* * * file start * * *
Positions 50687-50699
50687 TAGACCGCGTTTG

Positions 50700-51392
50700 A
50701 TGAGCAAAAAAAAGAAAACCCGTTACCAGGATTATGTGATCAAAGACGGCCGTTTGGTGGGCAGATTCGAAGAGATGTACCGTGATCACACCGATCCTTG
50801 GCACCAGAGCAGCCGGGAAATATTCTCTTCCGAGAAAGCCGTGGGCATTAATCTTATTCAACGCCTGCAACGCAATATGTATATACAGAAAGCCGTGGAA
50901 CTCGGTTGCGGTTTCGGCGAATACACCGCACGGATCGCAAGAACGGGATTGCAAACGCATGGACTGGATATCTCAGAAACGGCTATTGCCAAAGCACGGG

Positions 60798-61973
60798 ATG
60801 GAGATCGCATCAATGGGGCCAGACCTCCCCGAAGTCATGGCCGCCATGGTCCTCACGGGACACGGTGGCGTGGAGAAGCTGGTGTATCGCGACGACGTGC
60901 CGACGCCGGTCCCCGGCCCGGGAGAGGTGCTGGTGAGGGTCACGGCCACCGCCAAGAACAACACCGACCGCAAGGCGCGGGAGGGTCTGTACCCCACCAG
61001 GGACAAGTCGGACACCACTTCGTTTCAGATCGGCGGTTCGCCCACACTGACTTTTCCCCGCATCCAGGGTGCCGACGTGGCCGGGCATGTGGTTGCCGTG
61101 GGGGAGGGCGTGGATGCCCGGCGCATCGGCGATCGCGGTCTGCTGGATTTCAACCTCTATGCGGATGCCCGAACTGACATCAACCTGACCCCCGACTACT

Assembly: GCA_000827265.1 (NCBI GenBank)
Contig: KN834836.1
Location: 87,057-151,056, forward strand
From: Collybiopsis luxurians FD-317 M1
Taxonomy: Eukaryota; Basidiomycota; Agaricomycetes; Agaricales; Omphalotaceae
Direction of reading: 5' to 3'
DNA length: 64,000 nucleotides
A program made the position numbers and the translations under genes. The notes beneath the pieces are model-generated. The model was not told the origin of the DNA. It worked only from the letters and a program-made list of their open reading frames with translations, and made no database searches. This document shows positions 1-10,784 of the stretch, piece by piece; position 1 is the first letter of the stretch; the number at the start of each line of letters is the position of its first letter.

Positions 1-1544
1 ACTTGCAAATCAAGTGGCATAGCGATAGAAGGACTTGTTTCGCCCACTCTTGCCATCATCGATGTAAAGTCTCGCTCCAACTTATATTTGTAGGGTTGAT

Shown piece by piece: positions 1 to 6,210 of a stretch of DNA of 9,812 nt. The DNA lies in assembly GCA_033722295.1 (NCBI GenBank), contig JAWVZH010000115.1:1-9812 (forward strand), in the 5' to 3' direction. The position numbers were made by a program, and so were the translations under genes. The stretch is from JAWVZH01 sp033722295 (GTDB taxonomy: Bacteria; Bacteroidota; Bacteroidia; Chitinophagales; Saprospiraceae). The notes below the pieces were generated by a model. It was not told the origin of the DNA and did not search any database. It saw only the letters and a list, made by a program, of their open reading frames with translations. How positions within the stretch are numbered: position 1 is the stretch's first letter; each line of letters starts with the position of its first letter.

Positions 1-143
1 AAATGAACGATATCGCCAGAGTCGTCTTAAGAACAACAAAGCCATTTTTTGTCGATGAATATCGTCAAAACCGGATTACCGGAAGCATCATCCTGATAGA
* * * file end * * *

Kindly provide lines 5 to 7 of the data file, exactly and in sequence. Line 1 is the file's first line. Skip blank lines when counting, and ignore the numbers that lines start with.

50701 TGAGCAAAAAAAAGAAAACCCGTTACCAGGATTATGTGATCAAAGACGGCCGTTTGGTGGGCAGATTCGAAGAGATGTACCGTGATCACACCGATCCTTG
50801 GCACCAGAGCAGCCGGGAAATATTCTCTTCCGAGAAAGCCGTGGGCATTAATCTTATTCAACGCCTGCAACGCAATATGTATATACAGAAAGCCGTGGAA
50901 CTCGGTTGCGGTTTCGGCGAATACACCGCACGGATCGCAAGAACGGGATTGCAAACGCATGGACTGGATATCTCAGAAACGGCTATTGCCAAAGCACGGG